Panicum sumatrense (PROSEA)
Panicum sumatrense Roth ex Roemer & Schultes
- Family: Gramineae
- Panicum miliare auct., non Lamk,
- P. attenuatum Willd.,
- P. psilopodium Trin.
- Sama, little millet, Indian millet (En)
- Vietnam: kê sumatra.
P. sumatrense occurs wild and as a weed in Pakistan, India, Sri Lanka, Nepal, Burma (Myanmar), Thailand, China, the Philippines and Indonesia. In India, Sri Lanka, Pakistan, Nepal and Burma (Myanmar) it is also cultivated as a cereal and is particularly important in the Eastern Ghats of India.
The grain is cooked and eaten like rice, or ground to flour to make bread. The whole plant and the straw are also used as forage.
- Erect to decumbent, annual grass, up to 2 m tall. Decumbent plants root at the lower nodes, stem strongly branched, producing up to 46 erect branched flowering culms; erect plants rarely root from the lower nodes, stem producing up to 26 flowering culms.
- Leaf blade linear-lanceolate, up to 56 cm × 21 mm, glabrous to sparsely hirsute.
- Inflorescence an open to compact panicle up to 50 cm long, with 14-52 branches; spikelet lanceolate, up to 2.5 mm long, glabrous.
- Caryopsis shiny white to almost black, the grain tightly enclosed by the lemma and palea.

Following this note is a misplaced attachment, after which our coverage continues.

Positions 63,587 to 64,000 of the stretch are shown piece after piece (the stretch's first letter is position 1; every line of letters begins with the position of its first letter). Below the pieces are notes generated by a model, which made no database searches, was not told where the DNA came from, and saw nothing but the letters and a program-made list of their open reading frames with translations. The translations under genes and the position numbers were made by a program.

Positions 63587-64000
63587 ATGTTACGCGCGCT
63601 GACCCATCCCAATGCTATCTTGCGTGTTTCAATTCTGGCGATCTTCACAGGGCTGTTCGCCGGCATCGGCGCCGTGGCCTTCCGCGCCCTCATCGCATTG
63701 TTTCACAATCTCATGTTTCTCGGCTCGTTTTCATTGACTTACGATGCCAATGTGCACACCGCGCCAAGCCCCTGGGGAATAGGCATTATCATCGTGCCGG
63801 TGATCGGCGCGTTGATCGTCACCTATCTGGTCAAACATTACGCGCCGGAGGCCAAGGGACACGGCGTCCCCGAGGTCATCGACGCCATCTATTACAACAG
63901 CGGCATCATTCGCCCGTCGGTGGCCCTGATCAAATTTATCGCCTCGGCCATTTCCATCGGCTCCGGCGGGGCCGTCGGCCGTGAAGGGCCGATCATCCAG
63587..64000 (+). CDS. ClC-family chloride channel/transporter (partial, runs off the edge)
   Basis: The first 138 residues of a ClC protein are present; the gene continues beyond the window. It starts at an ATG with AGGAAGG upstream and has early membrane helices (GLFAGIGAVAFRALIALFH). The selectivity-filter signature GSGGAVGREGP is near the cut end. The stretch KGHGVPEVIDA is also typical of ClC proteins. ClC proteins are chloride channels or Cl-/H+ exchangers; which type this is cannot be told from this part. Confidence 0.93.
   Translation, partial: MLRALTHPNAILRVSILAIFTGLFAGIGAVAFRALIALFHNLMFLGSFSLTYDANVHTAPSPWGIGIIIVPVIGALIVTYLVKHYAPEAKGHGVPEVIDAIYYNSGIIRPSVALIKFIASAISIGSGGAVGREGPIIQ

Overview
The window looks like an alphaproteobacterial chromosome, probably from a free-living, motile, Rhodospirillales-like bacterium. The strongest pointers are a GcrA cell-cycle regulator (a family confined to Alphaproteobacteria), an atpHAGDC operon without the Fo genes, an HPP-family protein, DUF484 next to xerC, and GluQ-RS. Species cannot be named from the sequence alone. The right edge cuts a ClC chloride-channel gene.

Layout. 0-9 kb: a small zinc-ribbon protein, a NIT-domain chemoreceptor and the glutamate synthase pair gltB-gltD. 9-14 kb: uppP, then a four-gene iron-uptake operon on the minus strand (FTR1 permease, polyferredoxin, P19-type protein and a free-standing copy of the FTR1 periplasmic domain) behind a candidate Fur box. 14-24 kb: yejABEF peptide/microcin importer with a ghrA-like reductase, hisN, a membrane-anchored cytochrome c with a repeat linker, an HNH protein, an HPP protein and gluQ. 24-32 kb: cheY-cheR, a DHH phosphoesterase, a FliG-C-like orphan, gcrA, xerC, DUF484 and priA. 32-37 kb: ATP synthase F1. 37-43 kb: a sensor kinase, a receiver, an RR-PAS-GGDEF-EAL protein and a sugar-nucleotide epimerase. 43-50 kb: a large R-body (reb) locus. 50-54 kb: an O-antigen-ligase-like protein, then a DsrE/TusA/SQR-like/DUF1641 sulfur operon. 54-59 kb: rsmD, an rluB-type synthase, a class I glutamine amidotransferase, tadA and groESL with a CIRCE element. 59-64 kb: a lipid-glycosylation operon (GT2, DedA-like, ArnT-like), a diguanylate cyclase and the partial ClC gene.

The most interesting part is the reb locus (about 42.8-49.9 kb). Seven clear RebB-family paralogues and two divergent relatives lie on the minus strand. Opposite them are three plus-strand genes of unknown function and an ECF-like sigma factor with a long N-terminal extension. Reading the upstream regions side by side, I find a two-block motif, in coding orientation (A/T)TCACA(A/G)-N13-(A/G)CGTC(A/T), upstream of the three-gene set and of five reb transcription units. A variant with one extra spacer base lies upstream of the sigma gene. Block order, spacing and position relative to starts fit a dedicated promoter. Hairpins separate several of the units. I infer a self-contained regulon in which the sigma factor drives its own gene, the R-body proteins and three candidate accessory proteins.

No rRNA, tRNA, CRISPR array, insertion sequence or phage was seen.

The complex species P. sumatrense is very variable, and wild and cultivated forms have been classified as subspecies (wild: subsp. psilopodium (Trin.) de Wet; cultivated: subsp. sumatrense [sensu de Wet]), but it is proposed here to classify the cultivated forms as cultivar group Sama. Both forms cross freely and form fully fertile hybrids. The cultivated forms have lost the ability of natural seed dispersal and are usually more robust than the wild ones. They are thought to have been domesticated from the wild form which is an agressive colonizer of cultivated fields.
Two cultivar subgroups have been distinguished: Nana (synonym: race Nana), comprising the most common cultivars with decumbent stems and erect open inflorescences, and Robusta (synonym: race Robusta), mainly restricted to the Eastern Ghats of India, comprising cultivars with erect stems and compact inflorescences becoming curved when mature.
In the Eastern Ghats, sama is cultivated between 300-1000 m altitude, where average annual rainfall is 950-1200 mm. The growth cycle varies from 2.5-5 months. It produces a crop even on very poor soils and is usually sown together with a major cereal. It is harvested manually with sickles, then threshed by trampling with cattle, and the grains are removed by pounding. Yield is 200-600 kg/ha, increasing to 900 kg/ha in a good season.
3, 5, 7, 10, 12, 19, 20, 27, 34, 35.
- H.N. van der Hoek & P.C.M. Jansen